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Signs of life: Reef counts down to annual coral spawning


Scientists have set off to witness the “Everest of reproduction” on the Great Barrier Reef, a spectacular coral spawning event due to get underway this week.

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Among them is veteran marine biologist Gareth Phillips, who is hopeful the Reef can return to its former glory within a decade.

Mr Phillips has led an eight-strong crew off the far north Queensland coast to monitor the event which occurs along the 2600km reef annually.

In a spawning event, coral project trillions of sperm and eggs for fertilisation in what Phillips describes as “an explosion of colour”.

It is set to occur on the reef off Cairns during a 72 hour window this week depending on weather, current and water temperature.

Coral species spawn on different nights, with some events lasting up to three hours.

Phillips – who has 20 years’ experience and researched the reef for a decade – says the crew will record and study three reef areas to see which species is regenerating.

“It is like an annual stocktake of what species are spawning,” he told AAP.

“It’s the Everest of reproduction in nature.

“It is a magical experience to see big boulder corals smoking as they release their spawn or beautiful soft coral spaghetti waving and releasing tiny pink balls.”

Research released this month painted a grim picture for the world’s largest coral reef system.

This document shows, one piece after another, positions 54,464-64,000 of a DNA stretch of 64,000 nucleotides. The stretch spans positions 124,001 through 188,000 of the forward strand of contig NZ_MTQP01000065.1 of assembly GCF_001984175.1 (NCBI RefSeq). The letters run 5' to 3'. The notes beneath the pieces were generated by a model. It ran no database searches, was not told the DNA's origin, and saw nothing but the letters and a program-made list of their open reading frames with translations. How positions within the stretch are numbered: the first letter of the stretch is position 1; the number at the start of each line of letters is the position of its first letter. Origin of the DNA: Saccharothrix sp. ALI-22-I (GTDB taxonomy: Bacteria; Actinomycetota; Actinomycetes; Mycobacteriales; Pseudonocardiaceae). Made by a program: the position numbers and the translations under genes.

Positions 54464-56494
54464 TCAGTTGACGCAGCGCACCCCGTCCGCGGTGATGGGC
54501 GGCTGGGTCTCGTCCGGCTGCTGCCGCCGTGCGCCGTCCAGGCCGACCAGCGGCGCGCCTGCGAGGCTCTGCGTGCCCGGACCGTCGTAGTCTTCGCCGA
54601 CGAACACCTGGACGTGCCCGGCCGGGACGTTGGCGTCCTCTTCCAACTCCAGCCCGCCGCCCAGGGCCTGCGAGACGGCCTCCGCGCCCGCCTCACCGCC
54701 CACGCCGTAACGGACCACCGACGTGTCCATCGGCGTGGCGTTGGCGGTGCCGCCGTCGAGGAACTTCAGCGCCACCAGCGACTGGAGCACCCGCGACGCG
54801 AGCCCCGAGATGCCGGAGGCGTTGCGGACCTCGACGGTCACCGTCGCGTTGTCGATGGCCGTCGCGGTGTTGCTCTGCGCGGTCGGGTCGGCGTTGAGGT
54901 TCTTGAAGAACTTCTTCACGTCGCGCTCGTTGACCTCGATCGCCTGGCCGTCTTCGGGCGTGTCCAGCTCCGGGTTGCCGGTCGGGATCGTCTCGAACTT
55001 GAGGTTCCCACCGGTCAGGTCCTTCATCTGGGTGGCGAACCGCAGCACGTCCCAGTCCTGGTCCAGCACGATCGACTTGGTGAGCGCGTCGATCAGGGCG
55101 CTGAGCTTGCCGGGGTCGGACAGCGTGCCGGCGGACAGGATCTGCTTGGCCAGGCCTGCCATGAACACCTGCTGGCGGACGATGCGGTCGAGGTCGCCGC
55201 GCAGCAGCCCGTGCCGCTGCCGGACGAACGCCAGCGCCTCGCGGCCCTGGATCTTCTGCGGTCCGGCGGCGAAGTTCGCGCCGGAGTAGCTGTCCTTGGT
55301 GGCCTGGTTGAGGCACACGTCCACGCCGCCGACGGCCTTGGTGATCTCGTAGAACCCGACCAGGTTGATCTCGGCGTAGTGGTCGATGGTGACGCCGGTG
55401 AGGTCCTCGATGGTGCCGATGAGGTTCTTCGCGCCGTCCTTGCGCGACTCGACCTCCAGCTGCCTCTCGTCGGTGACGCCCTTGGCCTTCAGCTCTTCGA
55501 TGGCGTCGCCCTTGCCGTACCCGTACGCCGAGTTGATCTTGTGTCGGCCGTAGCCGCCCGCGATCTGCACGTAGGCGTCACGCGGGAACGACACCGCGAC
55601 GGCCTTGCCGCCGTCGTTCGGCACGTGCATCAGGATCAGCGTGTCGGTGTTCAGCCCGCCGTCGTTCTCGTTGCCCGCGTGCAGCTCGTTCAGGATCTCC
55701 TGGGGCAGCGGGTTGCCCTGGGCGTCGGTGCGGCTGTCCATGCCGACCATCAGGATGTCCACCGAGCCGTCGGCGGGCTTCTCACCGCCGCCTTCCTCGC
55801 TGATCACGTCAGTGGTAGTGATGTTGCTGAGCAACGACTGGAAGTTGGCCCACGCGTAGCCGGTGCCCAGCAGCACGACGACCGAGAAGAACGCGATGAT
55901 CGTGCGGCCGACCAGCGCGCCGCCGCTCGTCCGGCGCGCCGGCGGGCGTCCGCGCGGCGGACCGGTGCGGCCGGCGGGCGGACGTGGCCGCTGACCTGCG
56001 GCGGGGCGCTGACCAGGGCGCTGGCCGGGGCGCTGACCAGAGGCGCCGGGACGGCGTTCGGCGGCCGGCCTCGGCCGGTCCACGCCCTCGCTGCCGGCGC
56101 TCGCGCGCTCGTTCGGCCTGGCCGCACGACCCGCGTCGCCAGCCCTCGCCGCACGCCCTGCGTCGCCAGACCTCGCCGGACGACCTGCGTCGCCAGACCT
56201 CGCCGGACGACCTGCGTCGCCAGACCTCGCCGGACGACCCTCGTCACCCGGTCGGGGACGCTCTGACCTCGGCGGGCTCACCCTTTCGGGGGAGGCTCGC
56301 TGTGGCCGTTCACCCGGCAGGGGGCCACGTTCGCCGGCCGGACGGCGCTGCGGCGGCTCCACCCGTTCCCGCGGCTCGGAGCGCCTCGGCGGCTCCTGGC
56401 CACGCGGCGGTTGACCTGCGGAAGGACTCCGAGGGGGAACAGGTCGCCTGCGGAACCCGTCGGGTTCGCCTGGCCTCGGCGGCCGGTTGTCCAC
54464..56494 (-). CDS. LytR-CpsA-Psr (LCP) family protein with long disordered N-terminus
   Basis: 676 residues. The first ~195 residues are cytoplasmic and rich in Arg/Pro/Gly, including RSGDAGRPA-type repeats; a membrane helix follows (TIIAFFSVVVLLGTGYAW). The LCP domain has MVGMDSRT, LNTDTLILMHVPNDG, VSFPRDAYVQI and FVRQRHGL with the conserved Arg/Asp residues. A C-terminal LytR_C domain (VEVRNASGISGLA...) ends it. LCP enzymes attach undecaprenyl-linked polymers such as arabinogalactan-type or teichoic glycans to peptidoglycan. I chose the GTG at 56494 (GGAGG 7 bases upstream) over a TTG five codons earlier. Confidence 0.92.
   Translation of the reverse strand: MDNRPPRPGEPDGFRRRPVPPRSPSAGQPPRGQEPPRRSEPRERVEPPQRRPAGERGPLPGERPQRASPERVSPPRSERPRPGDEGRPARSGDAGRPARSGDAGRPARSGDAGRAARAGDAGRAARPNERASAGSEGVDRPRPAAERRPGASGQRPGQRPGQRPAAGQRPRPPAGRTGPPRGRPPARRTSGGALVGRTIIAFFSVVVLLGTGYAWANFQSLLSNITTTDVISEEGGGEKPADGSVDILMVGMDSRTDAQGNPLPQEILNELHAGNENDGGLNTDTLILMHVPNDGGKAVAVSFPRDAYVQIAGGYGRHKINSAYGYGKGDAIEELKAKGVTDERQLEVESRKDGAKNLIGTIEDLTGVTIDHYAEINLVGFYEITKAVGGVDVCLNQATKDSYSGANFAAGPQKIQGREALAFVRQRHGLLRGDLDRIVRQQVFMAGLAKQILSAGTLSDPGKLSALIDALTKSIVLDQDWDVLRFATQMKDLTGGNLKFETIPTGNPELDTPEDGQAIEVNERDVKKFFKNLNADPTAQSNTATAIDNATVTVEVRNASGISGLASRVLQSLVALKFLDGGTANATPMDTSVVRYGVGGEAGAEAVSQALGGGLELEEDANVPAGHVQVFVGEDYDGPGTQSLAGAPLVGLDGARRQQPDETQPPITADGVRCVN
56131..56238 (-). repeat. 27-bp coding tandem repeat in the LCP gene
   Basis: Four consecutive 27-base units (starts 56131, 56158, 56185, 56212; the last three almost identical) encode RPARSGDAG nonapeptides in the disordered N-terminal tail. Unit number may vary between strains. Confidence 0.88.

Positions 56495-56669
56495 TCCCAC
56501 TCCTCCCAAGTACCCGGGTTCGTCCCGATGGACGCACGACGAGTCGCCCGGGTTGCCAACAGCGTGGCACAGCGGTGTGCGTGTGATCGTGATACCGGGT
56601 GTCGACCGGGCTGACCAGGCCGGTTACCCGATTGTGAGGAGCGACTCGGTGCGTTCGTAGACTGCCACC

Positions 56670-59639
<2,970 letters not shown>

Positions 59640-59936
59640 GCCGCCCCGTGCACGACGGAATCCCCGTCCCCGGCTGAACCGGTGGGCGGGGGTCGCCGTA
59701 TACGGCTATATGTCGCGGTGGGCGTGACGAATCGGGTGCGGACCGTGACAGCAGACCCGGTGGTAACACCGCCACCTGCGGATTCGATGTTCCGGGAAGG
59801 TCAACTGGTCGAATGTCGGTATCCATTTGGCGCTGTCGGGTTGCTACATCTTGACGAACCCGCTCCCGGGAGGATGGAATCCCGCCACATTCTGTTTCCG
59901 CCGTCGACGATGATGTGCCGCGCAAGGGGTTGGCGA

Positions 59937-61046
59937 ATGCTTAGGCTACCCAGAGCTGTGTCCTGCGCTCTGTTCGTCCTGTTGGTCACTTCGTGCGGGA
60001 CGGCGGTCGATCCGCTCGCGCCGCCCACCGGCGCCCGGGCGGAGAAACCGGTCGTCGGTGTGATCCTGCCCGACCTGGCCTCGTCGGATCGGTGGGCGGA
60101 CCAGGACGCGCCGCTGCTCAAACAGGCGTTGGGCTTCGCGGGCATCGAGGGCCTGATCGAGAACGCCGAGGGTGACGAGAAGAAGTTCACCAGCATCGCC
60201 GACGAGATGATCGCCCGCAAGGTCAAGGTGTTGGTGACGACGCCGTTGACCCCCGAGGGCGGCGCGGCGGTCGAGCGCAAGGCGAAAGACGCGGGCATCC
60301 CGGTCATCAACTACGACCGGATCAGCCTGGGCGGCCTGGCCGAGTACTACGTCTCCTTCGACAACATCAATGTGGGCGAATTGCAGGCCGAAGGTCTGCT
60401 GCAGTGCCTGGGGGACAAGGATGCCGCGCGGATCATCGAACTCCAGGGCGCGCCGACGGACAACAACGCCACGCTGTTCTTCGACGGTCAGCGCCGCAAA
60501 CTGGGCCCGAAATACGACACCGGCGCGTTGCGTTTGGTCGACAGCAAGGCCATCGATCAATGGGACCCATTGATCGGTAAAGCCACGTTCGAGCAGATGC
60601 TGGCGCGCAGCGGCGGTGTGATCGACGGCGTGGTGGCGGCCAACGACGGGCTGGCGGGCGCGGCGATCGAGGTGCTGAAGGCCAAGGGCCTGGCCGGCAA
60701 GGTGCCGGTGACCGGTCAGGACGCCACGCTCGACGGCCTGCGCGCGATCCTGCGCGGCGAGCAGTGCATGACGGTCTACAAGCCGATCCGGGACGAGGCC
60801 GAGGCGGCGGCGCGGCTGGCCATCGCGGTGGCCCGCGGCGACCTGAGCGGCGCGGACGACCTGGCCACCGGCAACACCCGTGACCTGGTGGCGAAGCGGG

A James Cook University study found less than two per cent of the system’s coral reefs had escaped bleaching – caused by rising ocean temperatures – since 1998.

But Phillips said the spawning event would renew hopes the reef could flourish again.

“Coral spawning is a sign that the ecological process that sustains reefs is still intact,” he said.

“If we get some spawning, or lots of it, it is a sign that there is recovery underway, that the system is working.

“It (reef) has got a lot of pressures, we are not denying that, but it (spawning) can give us reassurance that the reef is recovering.”

Asked if it could return to the healthy reefs that were prevalent before 1998, Mr Phillips said: “It is possible as long as there is no more disturbances, heat waves and things like that.”

“The reef is huge, it is made up of 70 unique regions. It is hard to give it one diagnosis – it may impact on one area but others may recover,” he said.

“There are still pressures on it. Overall human-assisted climate change is having an impact on all coral reefs.

“But currently its size and diversity is giving it a resilience and if we know ecological processes are working… the reef can return to its previous levels.”

The expedition has been funded by Tourism and Events Queensland, Tourism Tropical North Queensland and Tourism Australia.

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